Simplified Wealth of Nations by Adam Smith, Book 4, Chapter 2d: Restoring Free Trade
Chapter 2d: Restoring Free Trade
It may be deliberated how to properly restore the free importation of foreign goods after it has been interrupted, especially when its local monopoly already employs so many people.
- In this case, humanity may require that the freedom of trade should be restored:
- slowly, and
- with much reserve and circumspection
- If those high duties and prohibitions were all removed at once, cheaper foreign goods might enter so fast.
- They would deprive our people of their:
- employment and
- means of subsistence.
This might create a very big disorder.
- But it would probably be much less than imagined, for two reasons:
- 41 All those manufactured exports, without a bounty, to other European countries, could be very little affected by the freest importation of foreign goods.
- Such manufactures would be sold as cheap abroad as foreign goods of the same kind and quality.
- Consequently, they would:
- be sold cheaper at home, and
- still hold the home market.
- A capricious man of fashion might prefer foreign goods to cheaper and better local goods, merely because they were foreign.
- This folly would not:
- extend to all people
- affect their employment
- The following of our manufactures employ the most hands, and are exported to other European countries without a bounty:
- Our woollen manufactures
- Our tanned leather
- Our hardware
- Our silk manufactures
- Perhaps this would suffer the most by this freedom of trade.
- Our linen
- This would suffer next after silk.
- 42 Many people would be immediately thrown out of their ordinary employment by the restoration of free trade.
- But it would not mean that they would be deprived of employment.
- More than 100,000 soldiers and seamen were immediately thrown out of employment by the reduction of the military at the end of the recent war.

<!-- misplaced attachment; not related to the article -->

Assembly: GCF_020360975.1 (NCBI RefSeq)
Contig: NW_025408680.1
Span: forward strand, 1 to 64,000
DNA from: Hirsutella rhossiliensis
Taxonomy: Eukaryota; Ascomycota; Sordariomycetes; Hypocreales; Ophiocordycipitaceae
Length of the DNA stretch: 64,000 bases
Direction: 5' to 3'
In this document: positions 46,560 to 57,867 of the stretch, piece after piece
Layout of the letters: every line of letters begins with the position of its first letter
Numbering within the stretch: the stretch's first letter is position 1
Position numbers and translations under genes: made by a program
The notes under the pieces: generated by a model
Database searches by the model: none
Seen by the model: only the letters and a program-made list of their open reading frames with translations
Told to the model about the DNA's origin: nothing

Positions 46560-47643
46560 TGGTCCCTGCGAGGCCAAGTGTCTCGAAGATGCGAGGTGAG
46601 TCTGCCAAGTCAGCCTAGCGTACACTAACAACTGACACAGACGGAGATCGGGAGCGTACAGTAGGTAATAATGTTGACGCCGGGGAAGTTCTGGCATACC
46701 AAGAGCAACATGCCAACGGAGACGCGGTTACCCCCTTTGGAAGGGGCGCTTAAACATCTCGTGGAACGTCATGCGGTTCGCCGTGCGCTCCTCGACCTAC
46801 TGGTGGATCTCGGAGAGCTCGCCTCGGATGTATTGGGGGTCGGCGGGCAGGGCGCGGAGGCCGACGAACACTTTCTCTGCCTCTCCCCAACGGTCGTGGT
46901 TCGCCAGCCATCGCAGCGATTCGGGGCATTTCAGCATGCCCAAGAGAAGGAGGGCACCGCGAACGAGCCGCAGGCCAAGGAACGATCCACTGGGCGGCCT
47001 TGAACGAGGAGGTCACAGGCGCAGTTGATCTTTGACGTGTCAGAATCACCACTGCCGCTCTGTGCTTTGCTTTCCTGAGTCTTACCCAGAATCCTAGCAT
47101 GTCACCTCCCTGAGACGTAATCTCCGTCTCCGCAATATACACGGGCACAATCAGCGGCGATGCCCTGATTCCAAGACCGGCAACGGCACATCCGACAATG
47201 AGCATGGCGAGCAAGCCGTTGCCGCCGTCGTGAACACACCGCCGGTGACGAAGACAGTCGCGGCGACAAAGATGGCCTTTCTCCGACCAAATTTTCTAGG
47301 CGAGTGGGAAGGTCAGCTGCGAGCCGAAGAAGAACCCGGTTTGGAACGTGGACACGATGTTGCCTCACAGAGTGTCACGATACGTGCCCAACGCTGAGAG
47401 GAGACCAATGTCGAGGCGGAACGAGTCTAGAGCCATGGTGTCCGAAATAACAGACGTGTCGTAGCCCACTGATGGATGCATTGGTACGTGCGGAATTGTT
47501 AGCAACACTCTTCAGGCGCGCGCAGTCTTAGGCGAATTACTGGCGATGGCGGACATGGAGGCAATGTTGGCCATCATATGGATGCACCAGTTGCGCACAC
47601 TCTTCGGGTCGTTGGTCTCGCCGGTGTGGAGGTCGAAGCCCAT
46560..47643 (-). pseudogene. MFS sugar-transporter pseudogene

- That number is equal to the number employed in our greatest manufactures.
- They suffered some inconvenience.
- But they were not deprived of all employment and subsistence.
- Most of the seamen gradually went to the merchant-service.
- The seamen and the soldiers were:
- absorbed into society, and
- employed in various occupations.
- No sensible disorder arose from it, even if those men were used to rapine and plunder.
- The number of vagrants was not sensibly increased by it.
- In any occupation, wages were not reduced by it, except in seamen's wages in the merchant-service.
- The soldier's habits do not disqualify him from being employed in any new trade, just like the manufacturer's habits do not disqualify the manufacturer from any new trade.
- The manufacturer is used to look for his subsistence from his labour only.
- The soldier expects it from his pay.
- Application and industry is familiar to the manufacturer
- Idleness and dissipation is familiar to the soldier.
- It is much easier to change the labour of one industry to another industry, than to change idleness and dissipation into industry.
- Most manufactures have other collateral manufactures of similar nature.
- A worker can easily transfer his industry from manufacture to another.
- Most of such workmen too are occasionally employed in country labour.
- The stock which employed them in one manufacture before, will still remain in the country to employ other people in some other way.
- The country's capital remains the same, so the demand for labour will likewise be the same, though it may be exerted in different places and occupations.